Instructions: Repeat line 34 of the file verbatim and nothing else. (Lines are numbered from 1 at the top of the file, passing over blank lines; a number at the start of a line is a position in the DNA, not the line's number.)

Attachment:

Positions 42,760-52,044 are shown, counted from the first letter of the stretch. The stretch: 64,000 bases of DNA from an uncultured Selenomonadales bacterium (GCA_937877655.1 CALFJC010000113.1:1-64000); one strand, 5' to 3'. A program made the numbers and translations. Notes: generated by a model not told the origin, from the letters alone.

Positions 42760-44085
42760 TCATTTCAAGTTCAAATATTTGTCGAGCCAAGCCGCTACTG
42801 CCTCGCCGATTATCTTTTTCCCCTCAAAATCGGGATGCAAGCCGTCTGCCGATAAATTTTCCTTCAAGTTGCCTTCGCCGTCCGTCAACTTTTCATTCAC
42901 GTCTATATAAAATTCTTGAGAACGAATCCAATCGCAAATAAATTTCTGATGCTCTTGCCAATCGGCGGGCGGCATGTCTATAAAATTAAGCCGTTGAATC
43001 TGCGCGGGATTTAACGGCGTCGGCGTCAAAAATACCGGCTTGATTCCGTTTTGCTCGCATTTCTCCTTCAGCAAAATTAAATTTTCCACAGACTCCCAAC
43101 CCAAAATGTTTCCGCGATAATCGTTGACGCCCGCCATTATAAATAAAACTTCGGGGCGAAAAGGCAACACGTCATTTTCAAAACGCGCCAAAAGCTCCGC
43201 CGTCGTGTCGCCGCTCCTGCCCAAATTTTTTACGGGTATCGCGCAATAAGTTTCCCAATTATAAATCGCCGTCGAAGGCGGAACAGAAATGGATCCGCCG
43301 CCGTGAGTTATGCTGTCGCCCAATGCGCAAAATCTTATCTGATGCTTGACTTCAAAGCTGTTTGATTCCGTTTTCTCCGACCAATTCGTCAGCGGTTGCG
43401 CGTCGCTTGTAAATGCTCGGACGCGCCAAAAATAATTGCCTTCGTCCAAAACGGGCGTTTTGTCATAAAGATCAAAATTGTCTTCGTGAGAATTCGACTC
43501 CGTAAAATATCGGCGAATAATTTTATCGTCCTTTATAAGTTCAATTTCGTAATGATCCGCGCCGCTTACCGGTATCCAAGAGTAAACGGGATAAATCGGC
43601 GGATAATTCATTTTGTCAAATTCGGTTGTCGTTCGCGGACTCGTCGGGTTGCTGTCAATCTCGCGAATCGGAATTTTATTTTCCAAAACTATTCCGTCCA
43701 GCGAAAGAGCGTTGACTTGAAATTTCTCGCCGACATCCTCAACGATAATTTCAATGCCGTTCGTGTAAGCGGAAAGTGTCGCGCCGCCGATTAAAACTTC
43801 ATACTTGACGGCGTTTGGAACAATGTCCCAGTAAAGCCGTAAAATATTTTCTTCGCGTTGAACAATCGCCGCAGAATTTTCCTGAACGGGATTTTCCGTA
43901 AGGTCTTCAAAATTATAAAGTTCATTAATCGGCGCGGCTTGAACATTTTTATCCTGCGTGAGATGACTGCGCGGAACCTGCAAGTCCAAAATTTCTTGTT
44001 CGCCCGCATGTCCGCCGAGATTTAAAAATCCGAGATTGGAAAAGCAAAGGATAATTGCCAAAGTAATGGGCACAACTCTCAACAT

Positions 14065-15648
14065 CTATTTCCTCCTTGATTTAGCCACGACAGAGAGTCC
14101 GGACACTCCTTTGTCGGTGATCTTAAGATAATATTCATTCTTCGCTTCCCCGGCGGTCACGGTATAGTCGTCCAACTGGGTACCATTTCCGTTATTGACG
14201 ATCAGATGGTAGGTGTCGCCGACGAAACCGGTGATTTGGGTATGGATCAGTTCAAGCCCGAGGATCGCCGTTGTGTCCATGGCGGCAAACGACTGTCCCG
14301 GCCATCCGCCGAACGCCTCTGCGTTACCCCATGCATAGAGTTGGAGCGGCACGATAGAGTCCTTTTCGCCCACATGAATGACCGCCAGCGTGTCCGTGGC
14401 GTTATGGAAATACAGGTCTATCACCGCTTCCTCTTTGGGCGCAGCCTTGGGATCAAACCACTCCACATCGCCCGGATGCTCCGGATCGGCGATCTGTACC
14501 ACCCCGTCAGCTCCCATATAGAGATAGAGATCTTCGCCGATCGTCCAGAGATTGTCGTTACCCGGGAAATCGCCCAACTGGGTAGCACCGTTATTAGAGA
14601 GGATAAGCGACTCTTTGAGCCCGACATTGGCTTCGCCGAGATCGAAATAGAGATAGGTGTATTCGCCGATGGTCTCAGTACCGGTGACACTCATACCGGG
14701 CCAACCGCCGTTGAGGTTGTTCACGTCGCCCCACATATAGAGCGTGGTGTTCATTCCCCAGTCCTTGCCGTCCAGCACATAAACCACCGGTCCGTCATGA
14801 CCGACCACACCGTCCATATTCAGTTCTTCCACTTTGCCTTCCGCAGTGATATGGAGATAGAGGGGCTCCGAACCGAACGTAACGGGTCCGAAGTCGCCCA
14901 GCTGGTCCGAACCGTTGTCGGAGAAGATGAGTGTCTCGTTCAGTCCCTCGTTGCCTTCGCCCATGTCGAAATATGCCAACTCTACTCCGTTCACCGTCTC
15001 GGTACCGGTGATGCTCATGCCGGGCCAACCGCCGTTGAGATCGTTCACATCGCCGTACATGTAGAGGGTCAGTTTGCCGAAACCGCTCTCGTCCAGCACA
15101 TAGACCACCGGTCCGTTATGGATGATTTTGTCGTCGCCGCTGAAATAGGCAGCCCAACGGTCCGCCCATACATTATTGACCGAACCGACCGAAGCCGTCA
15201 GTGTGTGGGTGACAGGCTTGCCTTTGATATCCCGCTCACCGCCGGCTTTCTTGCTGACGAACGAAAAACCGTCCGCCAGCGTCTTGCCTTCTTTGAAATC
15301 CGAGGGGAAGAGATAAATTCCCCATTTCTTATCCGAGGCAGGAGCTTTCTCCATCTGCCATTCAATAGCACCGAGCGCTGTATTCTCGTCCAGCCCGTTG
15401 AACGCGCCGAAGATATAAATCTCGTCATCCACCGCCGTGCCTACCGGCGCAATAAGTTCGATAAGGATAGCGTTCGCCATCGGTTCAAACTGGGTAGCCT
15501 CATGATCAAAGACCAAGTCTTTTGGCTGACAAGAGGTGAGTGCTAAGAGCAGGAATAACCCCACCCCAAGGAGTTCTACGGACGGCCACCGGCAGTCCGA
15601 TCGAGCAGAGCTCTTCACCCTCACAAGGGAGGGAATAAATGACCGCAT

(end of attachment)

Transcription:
15601 TCGAGCAGAGCTCTTCACCCTCACAAGGGAGGGAATAAATGACCGCAT